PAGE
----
Preachers and Scholars
The apostle Paul was no intellectual slouch. His education at the feet of Gamaliel (Acts 22:3) would equal or surpass a degree from America’s “Ivy League” schools. At one point during his defense before Festus, the agitated governor said loudly, “Paul, you are out of your mind; your great learning is driving you out of your mind” (Acts 26:24, ESV). Paul corrected Festus in the following verse; he was not insane. Rather, he was only “speaking true and rational words.”
Contrasted with Paul would be Peter and John, viewed by the Sanhedrin as “uneducated, common men” (Acts 4:13). If Paul’s education was the pinnacle, then Peter’s and John’s was the pits (as judged by those who esteemed too highly their own intellectual prowess). Nevertheless, Peter and John, uneducated as they were, could still cause the erudite Jewish council to marvel in astonishment because the apostles’ message did not seem to harmonize with their assumed-limited minds. The only thing the Jewish authorities could pin this anomaly on was the fact that Peter and John “had been with Jesus.”
Being with Jesus was enough—enough for two uneducated fishermen (Peter and John) to take on the equivalent of the Supreme Court of their day, enough for a Gamaliel-educated Pharisee (Paul) to boldly carry the case for Christianity all the way to the imperial court of Rome. Of course, they had miraculous help (Mark 13:11). Since we don’t, where does that leave us?
It leaves us with the duty to study. God never said a preacher must earn a doctorate, a master’s degree, a bachelor’s degree, a school of preaching certificate, or even a high school diploma. Some of the grandest sermons ever preached, and some of the greatest soul-saving ever done have been carried out by men uneducated by worldly standards, yet steeped in Bible knowledge.
For example, “Raccoon” John Smith became one of the shining stars of the Restoration Movement in America. Around the year 1815, he preached a sermon at Crab Orchard, Kentucky in which he said, “I am John Smith, from Stockton’s Valley. In more recent years, I have lived in Wayne, among the rocks and hills of the Cumberland. Down there, saltpeter caves abound, and raccoons make their homes. On that wild frontier we never had good schools, nor many books; consequently, I stand before you today a man without an education” (Earl I. West, The Search for the Ancient Order, vol. I, p. 241). [As Smith downplayed his supposed intellectual deprivation, he still wielded the English language more deftly than could many a modern college graduate.]
On the other end of the spectrum was John William McGarvey, whom none could call uneducated. “When McGarvey died on October 11, 1911, he was the acknowledged leader of the conservative scholarship of the world in the field of Biblical criticism. His technical equipment in this field was second to none; even the liberals and modernists with whom he crossed swords respected his unique talents…” (Fanning Yater Tant in J. W. McGarvey, Chapel Talks, p. 4).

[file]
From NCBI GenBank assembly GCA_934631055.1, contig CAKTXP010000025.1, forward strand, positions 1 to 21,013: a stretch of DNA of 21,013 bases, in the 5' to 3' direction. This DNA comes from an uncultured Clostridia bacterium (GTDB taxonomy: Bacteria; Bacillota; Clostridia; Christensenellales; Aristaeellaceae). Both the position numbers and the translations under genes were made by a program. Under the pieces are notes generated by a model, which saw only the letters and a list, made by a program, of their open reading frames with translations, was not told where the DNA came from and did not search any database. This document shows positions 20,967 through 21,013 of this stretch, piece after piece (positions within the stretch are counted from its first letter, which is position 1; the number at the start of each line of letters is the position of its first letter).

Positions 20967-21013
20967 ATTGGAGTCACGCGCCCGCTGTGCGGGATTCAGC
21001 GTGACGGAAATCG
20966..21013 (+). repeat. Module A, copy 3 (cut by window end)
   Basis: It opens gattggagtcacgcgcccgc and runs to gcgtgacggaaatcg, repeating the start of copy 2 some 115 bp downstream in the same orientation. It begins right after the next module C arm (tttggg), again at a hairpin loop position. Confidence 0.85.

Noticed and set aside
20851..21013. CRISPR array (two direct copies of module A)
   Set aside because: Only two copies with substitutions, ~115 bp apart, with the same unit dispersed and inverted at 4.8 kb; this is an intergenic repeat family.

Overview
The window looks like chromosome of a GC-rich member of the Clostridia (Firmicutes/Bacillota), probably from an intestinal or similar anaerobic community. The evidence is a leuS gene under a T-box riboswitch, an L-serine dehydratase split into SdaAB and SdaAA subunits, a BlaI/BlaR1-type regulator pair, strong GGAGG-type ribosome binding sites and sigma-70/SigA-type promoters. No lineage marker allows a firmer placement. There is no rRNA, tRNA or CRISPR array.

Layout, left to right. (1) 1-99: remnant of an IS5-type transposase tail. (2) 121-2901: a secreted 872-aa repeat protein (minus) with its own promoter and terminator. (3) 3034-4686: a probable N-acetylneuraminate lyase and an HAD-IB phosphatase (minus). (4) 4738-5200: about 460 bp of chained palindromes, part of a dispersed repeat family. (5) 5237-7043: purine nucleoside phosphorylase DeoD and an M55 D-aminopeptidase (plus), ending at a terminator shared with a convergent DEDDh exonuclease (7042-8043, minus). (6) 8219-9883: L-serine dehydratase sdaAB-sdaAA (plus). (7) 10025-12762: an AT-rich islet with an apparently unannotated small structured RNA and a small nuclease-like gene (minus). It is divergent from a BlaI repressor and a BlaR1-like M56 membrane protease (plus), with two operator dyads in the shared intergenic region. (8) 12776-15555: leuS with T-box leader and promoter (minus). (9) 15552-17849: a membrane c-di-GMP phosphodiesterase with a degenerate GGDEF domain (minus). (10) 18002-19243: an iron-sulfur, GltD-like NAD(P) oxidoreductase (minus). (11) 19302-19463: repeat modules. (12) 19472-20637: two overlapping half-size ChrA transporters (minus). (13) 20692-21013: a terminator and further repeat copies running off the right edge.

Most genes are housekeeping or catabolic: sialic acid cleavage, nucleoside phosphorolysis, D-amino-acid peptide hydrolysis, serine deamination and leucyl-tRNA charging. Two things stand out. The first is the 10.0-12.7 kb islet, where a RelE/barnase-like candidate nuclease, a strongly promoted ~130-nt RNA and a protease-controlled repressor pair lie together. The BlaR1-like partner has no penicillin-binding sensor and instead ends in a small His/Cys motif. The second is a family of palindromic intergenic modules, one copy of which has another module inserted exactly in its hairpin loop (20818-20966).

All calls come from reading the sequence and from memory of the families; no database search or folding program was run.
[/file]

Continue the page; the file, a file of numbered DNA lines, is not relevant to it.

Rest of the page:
God can use both a Smith and a McGarvey to his glory. A man with either background can find an audience somewhere. The main thing is a preacher’s love for, and familiarity with, divine truth. Both McGarvey and Smith had to study, as do we. A preacher who constantly digs into solid reference material, and who reverently approaches the Scriptures, having prayed fervently for the wisdom only God can give, should, in time, become a Bible scholar, whether he hails from the backwoods or the halls of academia.
By “scholar” I mean simply a man who truly knows his Bible, rightly divides God’s word, adeptly handles Scripture. By such definition, scholarship does not equate to degrees earned (or where). Nor is it defined by the number of books written, or articles penned, or the size of social media presence. Peter’s education was too minimal to merit the respect of the Sanhedrin. He had neither diploma nor degree. He was a simple Galilean fisherman to whom the Lord handed the keys of the kingdom of heaven (Matthew 16:19). For that matter, Jesus himself did not have an education that would, in the Jews’ eyes, begin to compare with that of Paul. Yet, Jesus not only knew some truth—he was the truth (John 14:6)! An intimate, frequent, prayerful, sincere, never ending acquaintance with Scripture: this is true biblical scholarship. That is what will serve well God’s ministers on earth.
At day’s end, what the brethren think of the preacher, and what the world thinks of him, are lesser concerns that what God thinks of him. The preacher realizes that his is a weighty responsibility. “Not many of you should become teachers, my brothers, for you know that we who teach will be judged with greater strictness” (James 3:1). God is watching and listening. Long ago one scholar (Paul) advised another (Timothy) and, by implication, all future generations of men who would take on themselves the mantle of a preacher: “Keep a close watch on yourself and on the teaching. Persist in this, for by so doing you will save both yourself and your hearers” (1 Timothy 4:16).